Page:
Although it is awkward to send two Faculty Feedback messages to the same student since the wording of the message template is fixed, if I find that a student who received a “not attending” message early in the semester later begins to miss assignments, I will send them a “time management” message. This also helps to address the common pattern of absences paired with missing assignments.

Students Following Up with You

Students are sometimes genuinely perplexed about why they received Faculty Feedback from me. They may not realize that my course has a mandatory attendance requirement, or they may have overlooked assignments on Moodle. When a student contacts me to follow up on Faculty Feedback, I am always willing to discuss further. The supplementary discussion we have is useful for helping students understand my course policies and what assignments they have missed.

Keeping Records of Faculty Feedback

Instructors receive an e-mailed report after sending Faculty Feedback. It is also useful to keep track of Faculty Feedback in the following ways:

  • I keep a record of Faculty Feedback in the Moodle grade book. I use the feedback column in the grade book to indicate when I sent a particular student Faculty Feedback. I typically enter a note in the feedback cell for the assignment whose due date corresponds most closely to the time I sent Faculty Feedback. The note reminds the student they need to pay attention to my Faculty Feedback and also helps me keep track of students I am monitoring. (If you need help with any aspect of the Moodle grade book, set up a one-on-one consultation with e-LIS. Also see my teaching tip on the Moodle grade book.)
  • I maintain a document with a running list of students who have received Faculty Feedback. I record the course, student’s name, date of the feedback, and the issue I selected. Since I usually teach multiple courses each semester, the list enables me to check quickly which students have received Faculty Feedback.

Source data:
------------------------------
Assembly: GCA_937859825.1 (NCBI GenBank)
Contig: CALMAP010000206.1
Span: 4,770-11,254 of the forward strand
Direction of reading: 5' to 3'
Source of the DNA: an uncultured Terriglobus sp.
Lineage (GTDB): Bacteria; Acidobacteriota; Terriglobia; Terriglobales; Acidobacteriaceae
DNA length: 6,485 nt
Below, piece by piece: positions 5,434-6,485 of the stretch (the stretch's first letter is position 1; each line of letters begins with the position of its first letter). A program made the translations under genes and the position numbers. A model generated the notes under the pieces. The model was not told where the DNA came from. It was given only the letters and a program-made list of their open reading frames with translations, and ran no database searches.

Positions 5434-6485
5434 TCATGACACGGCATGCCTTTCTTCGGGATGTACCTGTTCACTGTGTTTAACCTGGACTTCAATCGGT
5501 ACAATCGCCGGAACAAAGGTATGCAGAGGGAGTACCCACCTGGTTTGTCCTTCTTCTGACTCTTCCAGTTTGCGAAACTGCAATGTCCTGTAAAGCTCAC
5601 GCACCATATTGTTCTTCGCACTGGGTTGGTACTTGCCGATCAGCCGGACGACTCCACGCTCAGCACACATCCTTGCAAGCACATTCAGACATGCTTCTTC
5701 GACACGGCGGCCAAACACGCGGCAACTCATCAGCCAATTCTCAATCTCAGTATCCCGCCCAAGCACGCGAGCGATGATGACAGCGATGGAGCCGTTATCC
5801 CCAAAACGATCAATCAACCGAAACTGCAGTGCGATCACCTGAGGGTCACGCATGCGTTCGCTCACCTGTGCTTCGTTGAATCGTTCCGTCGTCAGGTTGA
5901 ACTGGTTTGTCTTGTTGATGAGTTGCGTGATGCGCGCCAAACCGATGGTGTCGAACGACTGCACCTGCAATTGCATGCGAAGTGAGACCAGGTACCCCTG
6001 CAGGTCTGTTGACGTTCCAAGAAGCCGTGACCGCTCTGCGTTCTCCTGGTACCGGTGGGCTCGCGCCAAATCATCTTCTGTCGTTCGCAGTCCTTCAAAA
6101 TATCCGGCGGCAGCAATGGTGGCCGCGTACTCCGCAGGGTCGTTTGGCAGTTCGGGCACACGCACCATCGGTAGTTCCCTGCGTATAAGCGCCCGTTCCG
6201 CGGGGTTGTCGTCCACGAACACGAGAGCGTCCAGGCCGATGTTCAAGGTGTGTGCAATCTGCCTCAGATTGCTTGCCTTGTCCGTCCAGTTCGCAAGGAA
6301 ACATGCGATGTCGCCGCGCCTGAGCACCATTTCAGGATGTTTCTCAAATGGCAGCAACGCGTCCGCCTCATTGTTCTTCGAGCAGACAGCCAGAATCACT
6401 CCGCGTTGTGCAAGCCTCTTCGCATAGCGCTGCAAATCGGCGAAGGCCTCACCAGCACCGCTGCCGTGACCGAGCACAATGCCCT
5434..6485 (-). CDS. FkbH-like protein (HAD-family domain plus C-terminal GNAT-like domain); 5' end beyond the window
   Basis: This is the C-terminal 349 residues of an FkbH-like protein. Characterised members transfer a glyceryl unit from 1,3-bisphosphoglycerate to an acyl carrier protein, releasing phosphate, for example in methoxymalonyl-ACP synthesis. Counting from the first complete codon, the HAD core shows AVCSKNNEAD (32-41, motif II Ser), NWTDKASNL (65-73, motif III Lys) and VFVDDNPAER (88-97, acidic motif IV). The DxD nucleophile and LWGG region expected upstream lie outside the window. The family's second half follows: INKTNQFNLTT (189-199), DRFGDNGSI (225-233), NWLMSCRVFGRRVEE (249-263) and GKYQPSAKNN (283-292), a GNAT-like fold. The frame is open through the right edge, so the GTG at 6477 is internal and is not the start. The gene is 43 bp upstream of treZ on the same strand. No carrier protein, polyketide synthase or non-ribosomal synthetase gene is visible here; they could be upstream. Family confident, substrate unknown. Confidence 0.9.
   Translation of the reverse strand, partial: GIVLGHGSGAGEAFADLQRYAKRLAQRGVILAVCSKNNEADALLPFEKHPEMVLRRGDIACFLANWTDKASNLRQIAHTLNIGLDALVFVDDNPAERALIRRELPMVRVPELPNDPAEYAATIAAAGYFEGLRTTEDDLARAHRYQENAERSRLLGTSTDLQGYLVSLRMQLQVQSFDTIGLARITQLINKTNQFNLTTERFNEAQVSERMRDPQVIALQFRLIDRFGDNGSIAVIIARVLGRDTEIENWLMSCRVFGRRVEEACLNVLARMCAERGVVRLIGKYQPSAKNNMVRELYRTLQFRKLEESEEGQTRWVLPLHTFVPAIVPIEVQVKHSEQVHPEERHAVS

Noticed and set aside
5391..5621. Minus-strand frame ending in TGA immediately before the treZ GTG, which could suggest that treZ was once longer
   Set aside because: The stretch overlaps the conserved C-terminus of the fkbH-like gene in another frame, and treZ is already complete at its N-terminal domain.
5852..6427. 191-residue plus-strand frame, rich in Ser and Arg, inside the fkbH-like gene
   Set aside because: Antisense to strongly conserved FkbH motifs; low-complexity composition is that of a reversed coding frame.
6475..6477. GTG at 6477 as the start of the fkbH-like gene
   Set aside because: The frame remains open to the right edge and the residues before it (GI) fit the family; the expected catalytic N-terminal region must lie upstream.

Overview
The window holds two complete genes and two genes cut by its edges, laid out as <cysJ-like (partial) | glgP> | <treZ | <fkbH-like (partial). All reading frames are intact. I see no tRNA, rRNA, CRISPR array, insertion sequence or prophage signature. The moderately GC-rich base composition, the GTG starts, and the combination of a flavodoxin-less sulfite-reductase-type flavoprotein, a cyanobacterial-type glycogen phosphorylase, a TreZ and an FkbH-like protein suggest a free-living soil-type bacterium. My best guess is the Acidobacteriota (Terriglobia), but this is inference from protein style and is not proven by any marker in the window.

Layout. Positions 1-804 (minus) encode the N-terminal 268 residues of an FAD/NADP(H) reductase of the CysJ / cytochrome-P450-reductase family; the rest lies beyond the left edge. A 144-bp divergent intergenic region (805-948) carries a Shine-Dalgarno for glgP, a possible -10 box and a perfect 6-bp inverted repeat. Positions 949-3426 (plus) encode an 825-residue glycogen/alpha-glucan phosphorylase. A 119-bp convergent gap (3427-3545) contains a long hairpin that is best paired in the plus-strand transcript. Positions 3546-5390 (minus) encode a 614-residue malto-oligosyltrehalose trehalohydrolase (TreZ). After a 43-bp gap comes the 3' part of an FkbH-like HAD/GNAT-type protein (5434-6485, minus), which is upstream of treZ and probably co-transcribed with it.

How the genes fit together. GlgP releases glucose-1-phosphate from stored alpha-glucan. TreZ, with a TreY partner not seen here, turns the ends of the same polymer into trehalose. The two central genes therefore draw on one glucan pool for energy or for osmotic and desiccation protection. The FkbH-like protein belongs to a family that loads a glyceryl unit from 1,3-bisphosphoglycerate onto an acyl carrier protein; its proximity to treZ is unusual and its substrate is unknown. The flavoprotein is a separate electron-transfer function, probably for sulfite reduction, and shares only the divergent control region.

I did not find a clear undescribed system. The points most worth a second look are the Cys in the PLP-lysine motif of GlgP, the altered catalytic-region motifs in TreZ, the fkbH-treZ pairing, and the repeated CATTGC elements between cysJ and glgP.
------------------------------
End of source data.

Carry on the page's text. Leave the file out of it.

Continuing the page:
Assigning Final Grades

Sometimes students who perform poorly in the course contact me in an effort to raise their final grade. I do not change grades in response to such requests. Faculty Feedback is useful for showing the student they had a pattern of poor performance in my course. If a student received Faculty Feedback but continued to have problems in the course, I explain that I alerted them to issues with their course performance early on. This is also documented in the note I place in the Moodle grade book.


By using Faculty Feedback actively early on in the semester and throughout the six week period it is open, instructors gain a convenient tool to communicate with students about their course attendance and performance. Since Faculty Feedback is sent from the Office of the Provost, students are likely to see it as authoritative and may have a greater willingness to address their instructor’s concerns.

Save and adapt a Google Doc version of this teaching tip.

About the Author

Helena Riha teaches Linguistics and International Studies. She has taught over 3,300 students at OU in 16 different courses and is currently developing a new online General Education course. Helena is the 2016 winner of the OU Excellence in Teaching Award. This is her fourteenth teaching tip. Outside of the classroom, Helena enjoys watching her sixth grader design his own Lego creations.

Others may share and adapt under Creative Commons License CC BY-NC